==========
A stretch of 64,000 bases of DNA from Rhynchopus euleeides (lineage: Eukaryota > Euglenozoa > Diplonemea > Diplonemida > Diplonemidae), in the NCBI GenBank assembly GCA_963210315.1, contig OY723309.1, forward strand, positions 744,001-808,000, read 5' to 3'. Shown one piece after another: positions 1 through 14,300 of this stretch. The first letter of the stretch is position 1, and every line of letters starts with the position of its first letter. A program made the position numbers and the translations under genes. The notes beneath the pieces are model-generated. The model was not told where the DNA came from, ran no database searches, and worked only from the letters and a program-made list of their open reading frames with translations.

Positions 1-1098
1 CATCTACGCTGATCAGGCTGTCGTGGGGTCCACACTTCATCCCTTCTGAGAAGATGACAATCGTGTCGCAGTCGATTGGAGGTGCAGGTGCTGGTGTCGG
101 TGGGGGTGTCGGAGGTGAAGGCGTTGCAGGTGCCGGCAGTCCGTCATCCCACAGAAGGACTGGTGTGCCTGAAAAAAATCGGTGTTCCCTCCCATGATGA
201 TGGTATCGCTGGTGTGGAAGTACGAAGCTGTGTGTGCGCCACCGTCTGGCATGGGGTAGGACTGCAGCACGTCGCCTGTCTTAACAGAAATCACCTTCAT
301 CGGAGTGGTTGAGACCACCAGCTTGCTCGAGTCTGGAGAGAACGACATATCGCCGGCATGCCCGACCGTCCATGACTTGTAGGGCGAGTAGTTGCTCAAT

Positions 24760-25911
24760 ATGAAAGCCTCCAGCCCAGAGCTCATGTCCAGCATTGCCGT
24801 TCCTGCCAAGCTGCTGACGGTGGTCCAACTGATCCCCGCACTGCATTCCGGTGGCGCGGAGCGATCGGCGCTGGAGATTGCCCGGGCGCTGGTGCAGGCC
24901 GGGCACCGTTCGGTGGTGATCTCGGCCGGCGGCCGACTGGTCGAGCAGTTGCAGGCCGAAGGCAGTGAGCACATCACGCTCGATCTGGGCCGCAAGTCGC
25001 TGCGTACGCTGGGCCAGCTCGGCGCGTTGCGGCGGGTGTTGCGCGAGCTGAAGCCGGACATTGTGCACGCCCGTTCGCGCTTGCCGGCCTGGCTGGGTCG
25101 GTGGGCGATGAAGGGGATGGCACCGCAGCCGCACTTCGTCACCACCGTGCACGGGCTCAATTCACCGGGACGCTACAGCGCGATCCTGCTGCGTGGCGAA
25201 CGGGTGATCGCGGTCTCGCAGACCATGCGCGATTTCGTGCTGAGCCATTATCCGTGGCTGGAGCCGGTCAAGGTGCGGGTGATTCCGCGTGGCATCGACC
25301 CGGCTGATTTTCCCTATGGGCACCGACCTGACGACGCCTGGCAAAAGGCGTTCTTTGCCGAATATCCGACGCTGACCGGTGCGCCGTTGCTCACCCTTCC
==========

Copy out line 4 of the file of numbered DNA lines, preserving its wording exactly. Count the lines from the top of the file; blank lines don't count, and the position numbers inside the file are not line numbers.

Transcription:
101 TGGGGGTGTCGGAGGTGAAGGCGTTGCAGGTGCCGGCAGTCCGTCATCCCACAGAAGGACTGGTGTGCCTGAAAAAAATCGGTGTTCCCTCCCATGATGA